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Refactoring Legacy JavaScript Code to Use Classes: The Good, The Bad and The Ugly (ICSR 2017)

by ASERG, DCC, UFMG

Published May 31, 2017 in Research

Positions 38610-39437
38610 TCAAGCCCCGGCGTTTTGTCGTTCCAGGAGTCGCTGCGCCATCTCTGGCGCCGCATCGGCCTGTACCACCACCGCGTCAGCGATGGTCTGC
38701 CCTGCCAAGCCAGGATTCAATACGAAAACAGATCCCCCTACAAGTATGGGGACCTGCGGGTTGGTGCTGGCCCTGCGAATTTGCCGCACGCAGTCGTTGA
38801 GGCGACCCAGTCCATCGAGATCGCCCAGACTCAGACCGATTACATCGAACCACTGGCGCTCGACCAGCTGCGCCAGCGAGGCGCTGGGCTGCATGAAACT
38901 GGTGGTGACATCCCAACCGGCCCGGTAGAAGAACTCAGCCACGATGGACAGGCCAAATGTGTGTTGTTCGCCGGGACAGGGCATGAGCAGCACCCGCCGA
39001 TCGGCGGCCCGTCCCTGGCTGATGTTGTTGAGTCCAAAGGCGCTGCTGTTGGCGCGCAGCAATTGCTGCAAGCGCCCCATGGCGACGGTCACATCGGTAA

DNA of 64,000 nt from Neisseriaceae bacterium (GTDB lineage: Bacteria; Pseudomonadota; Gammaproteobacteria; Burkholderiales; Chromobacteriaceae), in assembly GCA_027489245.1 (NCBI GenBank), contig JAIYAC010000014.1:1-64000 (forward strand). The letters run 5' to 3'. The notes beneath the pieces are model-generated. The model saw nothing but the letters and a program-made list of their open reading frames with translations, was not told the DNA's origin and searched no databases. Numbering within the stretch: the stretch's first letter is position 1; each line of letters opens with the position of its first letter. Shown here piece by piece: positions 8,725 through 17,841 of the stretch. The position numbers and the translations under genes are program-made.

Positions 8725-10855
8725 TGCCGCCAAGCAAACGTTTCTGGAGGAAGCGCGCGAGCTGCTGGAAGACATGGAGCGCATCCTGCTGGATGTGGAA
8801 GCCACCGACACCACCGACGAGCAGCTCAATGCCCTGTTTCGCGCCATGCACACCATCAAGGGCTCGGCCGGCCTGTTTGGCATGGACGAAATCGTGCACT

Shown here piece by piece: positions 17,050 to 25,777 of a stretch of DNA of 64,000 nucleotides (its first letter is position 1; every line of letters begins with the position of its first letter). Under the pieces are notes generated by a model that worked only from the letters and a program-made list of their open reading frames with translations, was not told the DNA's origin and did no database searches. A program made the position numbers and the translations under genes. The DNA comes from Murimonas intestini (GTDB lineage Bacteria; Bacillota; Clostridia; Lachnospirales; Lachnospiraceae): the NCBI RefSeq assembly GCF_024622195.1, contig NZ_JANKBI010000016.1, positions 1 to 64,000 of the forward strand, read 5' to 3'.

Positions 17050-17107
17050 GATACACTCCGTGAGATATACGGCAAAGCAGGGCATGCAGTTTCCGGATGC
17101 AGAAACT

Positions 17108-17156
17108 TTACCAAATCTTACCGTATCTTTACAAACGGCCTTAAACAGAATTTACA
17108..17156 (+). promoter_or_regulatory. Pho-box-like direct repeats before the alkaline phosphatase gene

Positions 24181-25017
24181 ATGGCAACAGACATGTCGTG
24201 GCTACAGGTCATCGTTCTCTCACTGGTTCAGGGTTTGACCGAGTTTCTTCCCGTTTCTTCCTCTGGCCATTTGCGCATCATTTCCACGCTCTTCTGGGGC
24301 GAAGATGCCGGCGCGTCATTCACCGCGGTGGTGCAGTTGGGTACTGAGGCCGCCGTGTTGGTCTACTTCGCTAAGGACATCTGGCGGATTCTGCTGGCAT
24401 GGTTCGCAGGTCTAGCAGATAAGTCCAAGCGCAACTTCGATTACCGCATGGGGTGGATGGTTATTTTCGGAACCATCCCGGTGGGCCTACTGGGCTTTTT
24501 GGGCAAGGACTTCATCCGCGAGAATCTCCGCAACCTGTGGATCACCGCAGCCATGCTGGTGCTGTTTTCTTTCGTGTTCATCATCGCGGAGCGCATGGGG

JavaScript systems are becoming increasingly complex and large. To tackle the challenges involved in implementing these systems, the language is evolving to include several constructions for programmingin-the-large. For example, although the language is prototype-based, the latest JavaScript standard, named ECMAScript 6 (ES6), provides native support for implementing classes. Even though most modern web browsers support ES6, only a very few applications use the class syntax. In this paper, we analyze the process of migrating structures that emulate classes in legacy JavaScript code to adopt the new syntax for classes introduced by ES6. We apply a set of migration rules on eight legacy JavaScript systems. In our study, we document: (a) cases that are straightforward to migrate (the good parts); (b) cases that require manual and ad-hoc migration (the bad parts); and (c) cases that cannot be migrated due to limitations and restrictions of ES6 (the ugly parts). Six out of eight systems (75%) contain instances of bad and/or ugly cases. We also collect the perceptions of JavaScript developers about migrating their code to use the new syntax for classes.